Practice Management Toolbox

Implementation of a population-based cirrhosis identification and management system


 

Setting and patients

Michael E. DeBakey VA Medical Center (MEDVAMC) in Houston provides care to more than 111,000 veterans, including more than 3,800 patients with cirrhosis. At the time of P-CIMS implementation, there were three hepatologists and four advanced practice providers (APP) who provided liver-related care at the MEDVAMC.

The primary goal of the initial phase of implementation was to link patients with cirrhosis to regular liver-related care. Thus, the sample was limited to patients who did not have ongoing specialty care (i.e., no liver clinic visits in the last 6 months, including patients who were never seen in liver clinics).

Implementation strategy

We used implementation facilitation (IF), an evidence-based strategy, to implement P-CIMS.10 The IF team included facilitators (F.K., D.S.), local champions (S.M., K.H.), and technical support personnel (e.g., tracker programmers). Core components of IF were leadership engagement, creation of and regular engagement with a local stakeholder group of clinicians, educational outreach to clinicians and support staff, and problem solving. The IF activities took part in two phases: preimplementation and implementation.

Preimplementation phase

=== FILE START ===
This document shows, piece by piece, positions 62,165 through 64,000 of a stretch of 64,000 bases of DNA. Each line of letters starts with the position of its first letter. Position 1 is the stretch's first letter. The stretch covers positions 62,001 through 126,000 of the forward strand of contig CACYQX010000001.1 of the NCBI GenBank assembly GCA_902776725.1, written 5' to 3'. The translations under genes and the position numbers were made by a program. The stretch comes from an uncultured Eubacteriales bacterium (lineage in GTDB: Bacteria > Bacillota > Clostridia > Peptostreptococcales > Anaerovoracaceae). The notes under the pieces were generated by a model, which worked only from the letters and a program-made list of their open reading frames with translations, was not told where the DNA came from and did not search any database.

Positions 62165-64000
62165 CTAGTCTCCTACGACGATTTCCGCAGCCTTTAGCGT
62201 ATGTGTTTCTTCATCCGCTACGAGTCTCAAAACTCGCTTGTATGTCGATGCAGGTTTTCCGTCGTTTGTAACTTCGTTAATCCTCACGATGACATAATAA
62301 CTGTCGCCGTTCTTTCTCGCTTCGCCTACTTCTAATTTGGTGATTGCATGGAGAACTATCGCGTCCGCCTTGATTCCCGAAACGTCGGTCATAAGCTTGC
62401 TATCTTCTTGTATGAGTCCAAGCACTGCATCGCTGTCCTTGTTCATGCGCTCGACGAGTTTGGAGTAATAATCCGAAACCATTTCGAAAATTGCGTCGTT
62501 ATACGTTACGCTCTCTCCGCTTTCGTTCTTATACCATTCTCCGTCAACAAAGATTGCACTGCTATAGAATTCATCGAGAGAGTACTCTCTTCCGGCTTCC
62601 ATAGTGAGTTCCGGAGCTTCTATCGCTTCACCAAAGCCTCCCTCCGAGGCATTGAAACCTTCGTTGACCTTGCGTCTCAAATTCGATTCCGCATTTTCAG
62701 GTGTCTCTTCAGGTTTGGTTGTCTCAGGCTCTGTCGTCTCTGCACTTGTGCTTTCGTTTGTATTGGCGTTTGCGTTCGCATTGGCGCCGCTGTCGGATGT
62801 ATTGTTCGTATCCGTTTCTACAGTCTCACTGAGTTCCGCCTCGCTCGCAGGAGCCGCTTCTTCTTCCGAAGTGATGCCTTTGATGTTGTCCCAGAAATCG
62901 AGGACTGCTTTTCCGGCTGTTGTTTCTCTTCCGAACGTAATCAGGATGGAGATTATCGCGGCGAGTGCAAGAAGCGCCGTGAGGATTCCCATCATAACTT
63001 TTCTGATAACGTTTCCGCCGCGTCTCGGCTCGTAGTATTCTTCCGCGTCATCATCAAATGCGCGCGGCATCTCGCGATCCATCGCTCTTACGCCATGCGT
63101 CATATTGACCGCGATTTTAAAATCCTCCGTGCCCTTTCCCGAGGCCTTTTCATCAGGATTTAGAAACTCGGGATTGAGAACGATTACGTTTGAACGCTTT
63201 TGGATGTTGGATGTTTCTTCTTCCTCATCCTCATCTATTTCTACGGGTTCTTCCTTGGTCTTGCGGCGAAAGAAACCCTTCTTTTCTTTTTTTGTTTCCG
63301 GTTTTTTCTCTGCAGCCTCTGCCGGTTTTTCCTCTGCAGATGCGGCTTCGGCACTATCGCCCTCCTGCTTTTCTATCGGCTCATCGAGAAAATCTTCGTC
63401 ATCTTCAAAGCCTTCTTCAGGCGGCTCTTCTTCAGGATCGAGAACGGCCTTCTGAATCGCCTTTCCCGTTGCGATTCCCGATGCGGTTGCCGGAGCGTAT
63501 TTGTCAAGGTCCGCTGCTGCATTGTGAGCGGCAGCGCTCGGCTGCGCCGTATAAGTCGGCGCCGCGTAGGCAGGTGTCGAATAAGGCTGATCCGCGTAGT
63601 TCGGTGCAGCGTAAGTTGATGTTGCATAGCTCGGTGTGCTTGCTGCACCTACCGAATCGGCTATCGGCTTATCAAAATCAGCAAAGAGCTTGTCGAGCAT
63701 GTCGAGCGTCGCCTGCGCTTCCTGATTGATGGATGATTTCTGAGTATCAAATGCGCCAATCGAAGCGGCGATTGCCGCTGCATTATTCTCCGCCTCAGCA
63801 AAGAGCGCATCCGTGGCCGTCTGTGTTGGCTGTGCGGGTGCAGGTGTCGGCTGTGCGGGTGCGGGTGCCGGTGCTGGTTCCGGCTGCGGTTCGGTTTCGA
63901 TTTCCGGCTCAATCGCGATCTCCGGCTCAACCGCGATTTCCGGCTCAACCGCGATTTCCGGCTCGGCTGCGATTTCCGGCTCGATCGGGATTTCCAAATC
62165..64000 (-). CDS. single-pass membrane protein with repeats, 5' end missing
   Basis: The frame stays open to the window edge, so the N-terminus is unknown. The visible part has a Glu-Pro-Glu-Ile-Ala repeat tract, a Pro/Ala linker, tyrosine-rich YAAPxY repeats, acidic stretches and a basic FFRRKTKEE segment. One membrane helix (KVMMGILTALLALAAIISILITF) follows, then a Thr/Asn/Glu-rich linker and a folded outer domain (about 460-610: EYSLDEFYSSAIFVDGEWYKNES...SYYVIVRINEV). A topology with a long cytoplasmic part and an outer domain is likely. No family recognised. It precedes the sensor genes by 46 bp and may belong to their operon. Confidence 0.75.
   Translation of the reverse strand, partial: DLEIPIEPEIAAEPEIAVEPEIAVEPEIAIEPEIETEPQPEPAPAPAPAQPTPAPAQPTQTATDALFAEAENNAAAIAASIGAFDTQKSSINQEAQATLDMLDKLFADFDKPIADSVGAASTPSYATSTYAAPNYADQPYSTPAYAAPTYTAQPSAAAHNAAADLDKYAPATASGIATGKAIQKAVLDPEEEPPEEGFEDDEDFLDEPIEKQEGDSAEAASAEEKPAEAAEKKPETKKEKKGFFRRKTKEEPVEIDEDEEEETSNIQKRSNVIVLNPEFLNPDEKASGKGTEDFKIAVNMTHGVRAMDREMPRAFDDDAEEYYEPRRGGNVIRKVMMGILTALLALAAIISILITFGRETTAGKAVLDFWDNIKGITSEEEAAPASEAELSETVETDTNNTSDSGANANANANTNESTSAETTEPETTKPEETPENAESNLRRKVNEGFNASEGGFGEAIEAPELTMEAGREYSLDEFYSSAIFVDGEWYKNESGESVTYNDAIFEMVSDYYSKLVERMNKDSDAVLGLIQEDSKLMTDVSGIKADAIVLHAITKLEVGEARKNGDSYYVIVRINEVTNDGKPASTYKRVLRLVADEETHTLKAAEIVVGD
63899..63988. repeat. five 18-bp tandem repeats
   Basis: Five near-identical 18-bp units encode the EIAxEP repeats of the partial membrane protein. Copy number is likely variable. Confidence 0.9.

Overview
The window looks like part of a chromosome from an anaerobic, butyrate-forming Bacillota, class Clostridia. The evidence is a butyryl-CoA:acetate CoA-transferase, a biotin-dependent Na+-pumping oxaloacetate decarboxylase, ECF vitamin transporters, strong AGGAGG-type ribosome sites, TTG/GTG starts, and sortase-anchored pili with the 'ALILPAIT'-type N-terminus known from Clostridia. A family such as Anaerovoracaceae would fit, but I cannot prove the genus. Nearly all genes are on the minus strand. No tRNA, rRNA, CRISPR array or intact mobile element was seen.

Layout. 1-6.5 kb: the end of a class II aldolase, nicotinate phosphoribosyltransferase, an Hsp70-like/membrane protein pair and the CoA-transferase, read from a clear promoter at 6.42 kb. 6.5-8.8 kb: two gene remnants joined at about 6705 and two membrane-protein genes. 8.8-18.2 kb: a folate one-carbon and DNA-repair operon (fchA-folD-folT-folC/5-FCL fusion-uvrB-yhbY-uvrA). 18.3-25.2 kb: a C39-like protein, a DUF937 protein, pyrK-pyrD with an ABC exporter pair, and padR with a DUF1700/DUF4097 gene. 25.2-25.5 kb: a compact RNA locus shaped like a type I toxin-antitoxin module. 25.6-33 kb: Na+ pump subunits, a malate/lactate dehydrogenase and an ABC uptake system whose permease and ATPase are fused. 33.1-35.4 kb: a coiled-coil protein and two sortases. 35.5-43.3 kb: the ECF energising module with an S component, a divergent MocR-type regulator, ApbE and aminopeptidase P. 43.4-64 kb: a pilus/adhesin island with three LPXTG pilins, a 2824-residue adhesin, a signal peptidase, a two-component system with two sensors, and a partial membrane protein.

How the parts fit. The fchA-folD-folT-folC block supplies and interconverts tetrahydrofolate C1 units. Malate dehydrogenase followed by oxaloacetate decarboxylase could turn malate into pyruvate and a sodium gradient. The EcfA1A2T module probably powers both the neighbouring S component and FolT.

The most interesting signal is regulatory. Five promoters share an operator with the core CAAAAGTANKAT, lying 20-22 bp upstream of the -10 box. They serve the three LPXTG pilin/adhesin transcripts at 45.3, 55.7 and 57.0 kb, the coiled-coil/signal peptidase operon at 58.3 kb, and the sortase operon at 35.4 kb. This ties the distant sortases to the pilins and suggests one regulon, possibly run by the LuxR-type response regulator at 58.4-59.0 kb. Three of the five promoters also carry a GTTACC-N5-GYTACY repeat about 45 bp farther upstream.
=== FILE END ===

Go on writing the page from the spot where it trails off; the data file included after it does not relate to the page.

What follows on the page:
We interviewed key stakeholders to identify facilitators and barriers to P-CIMS implementation. One of the implementation facilitators (F.K.) obtained facility and clinical section’s leadership support, engaged key stakeholders, and devised a local implementation plan. Stakeholders included leadership in several disciplines: hepatology, infectious diseases, and primary care. We developed a map of clinical workflow processes to describe optimal integration of P-CIMS into existing workflow (Supplementary Figure 2).

Implementation phase

The facilitators met regularly (biweekly for the first year) with the stakeholder group including local champions and clinical staff. One of the facilitators (D.S.) served as the liaison between the P-CIMS team (F.K., A.M., R.M., T.T.) and the clinic staff to ensure that no patients were getting missed and to follow through on patient referrals to care. The programmers troubleshot technical issues that arose, and both facilitators worked with clinical staff to modify workflow as needed. At the start of IF, the facilitator conducted an initial round of trainings through in-person training or with the use of screen-sharing software. The impact of P-CIMS on patient care was tracked and feedback was provided to clinical staff on a quarterly basis.

Implementation results: Linkage to liver specialty care

P-CIMS was successfully implemented at the MEDVAMC. Patient data were first extracted in October 2015 with five updates through March 2017. In total, four APP, one MD, and the facilitator used the cirrhosis tracker on a regular basis. The clinical team (APP) conducted the initial review, triage, and outreach. It took on average 7 minutes (range, 2–20 minutes) for the initial review and outreach. The APPs entered each follow-up reminder in the tracker. For example, if they negotiated a liver clinic appointment with the patient, then they entered a reminder to follow up with the date by which this step (patient seen in liver clinic) should be completed. The tracker has a built-in alerting function. The implementation team was notified (via the tracker) when these tasks were due to ensure timely receipt of recommended care processes.

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